Most Frequent Terms - Paper 2

Top 50 econ terms in Paper 2

Forced Order Answers have to be entered in order
An explanation that it a sustained increase in the average (general) price level
Organisation that provides the institutional & legal framework for the system that exists between member nations worldwide, liberalising trade, trade rules & forum for trade negoti
large scale public systems (services and facilities) of a country, necessary for economic activity, an addition to the capital stock of a nation, usually supplied by the government
An explanation that it is the total value of all goods and services produced in an economy (in a given time period).
increased employment access to imports import new technologies exploit comparative advantage economies of scale improvements in efficiencies greater choice
A measure of the flow of funds from trade in goods & services (value n goods aA measure of the flow of funds from trade in goods & services, plus net income flows & net transfers o
Eradicate extreme poverty and hunger Achieve universal primary education Promote gender equality and empower women Reduce child mortality
An explanation that they are costs (harmful effects) suffered by a third party as a result of an economic transaction (or when a good or service is produced or consumed).
A measure of the responsiveness of demand to changes in income; measured by the percentage change in quantity demanded divided by the percentage change in price Relatively high res
An explanation that it is any two of the following:the number of people without a job who are actively seeking work who are able and willing to work.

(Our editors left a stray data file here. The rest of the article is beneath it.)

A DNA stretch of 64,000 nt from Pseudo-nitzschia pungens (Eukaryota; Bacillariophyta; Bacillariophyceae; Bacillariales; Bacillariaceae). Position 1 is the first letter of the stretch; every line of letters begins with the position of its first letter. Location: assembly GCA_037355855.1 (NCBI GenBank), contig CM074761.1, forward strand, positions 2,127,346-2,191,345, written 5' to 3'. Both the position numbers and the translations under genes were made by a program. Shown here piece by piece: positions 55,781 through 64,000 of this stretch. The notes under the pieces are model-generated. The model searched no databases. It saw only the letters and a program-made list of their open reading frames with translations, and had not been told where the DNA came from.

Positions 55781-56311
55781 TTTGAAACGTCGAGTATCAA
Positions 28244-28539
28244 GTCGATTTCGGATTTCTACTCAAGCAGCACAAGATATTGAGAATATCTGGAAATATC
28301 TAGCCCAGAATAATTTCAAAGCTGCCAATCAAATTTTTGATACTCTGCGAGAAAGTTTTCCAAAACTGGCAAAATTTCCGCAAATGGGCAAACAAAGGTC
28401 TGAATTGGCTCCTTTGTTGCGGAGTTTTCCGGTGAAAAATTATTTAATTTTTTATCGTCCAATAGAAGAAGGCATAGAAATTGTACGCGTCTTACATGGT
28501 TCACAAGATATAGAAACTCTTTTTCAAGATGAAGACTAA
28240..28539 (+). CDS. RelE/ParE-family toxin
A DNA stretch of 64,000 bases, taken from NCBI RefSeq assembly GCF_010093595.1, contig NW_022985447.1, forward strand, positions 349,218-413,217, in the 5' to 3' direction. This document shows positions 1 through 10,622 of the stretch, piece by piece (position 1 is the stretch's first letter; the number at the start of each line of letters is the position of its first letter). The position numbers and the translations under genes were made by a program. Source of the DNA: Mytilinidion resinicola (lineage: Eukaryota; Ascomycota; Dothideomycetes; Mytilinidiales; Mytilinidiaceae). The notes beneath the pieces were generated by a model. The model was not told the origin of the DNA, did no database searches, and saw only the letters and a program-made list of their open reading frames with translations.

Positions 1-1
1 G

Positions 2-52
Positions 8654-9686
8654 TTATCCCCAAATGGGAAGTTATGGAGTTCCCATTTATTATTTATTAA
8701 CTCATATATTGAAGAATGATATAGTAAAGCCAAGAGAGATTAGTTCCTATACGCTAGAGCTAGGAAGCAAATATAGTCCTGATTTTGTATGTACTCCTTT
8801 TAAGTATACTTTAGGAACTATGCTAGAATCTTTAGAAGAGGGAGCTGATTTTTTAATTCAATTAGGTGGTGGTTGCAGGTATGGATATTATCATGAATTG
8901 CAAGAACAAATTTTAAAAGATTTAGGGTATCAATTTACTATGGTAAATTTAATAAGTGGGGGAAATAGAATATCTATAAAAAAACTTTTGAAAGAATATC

An explanation that it is the value (price) of one currency expressed in terms of another currency.
overdependence on a narrow range of commodity exports leads to the inability to expand in value-added sectors vulnerability to price fluctuations and economic conditions in other c
Taxes levied on spending to buy goods and services whereas payment of some or all of the tax by the consumer is involved, they are paid to the government by the firms
Refers to a decrease in the value of a currency in the context of a floating (or flexible) exchange rate system or managed exchange rate
Development which meets the needs of the present without compromising the ability of future generations to meet their own needs
An explanation that it is a physical limit on the number or value of a good that can be imported into a country.
Absence of govt intervention of any kind in international trade, so that trade takes place without any restrictions (or barriers) between individuals or firms in different countrys
Occurs when the current account balance has a negative value, meaning that debits are larger than credits (there is an excess of debits).
An explanation that it is one of the following:the price or cost of borrowed money (credit) the reward for saving the percentage paid on borrowed money.
An explanation that it is a tax on imports.
Exports by a country or firms of goods at a price that is lower than the cost of production. Is considered to be an unfair trade practice, & is illegal according to intl. agreement
An index that shows the value of a country's average export prices relative to the import prices, the index of export prices divided by the index of import prices times 100)
An explanation that it occurs when an economy experiences two consecutive quarters of falling output (negative growth).
a broader concept than economic growth involving welfare improvements to the standard of living including health, education and shelter.
Spending by households (consumers) on goods and services (excludes spending on housing).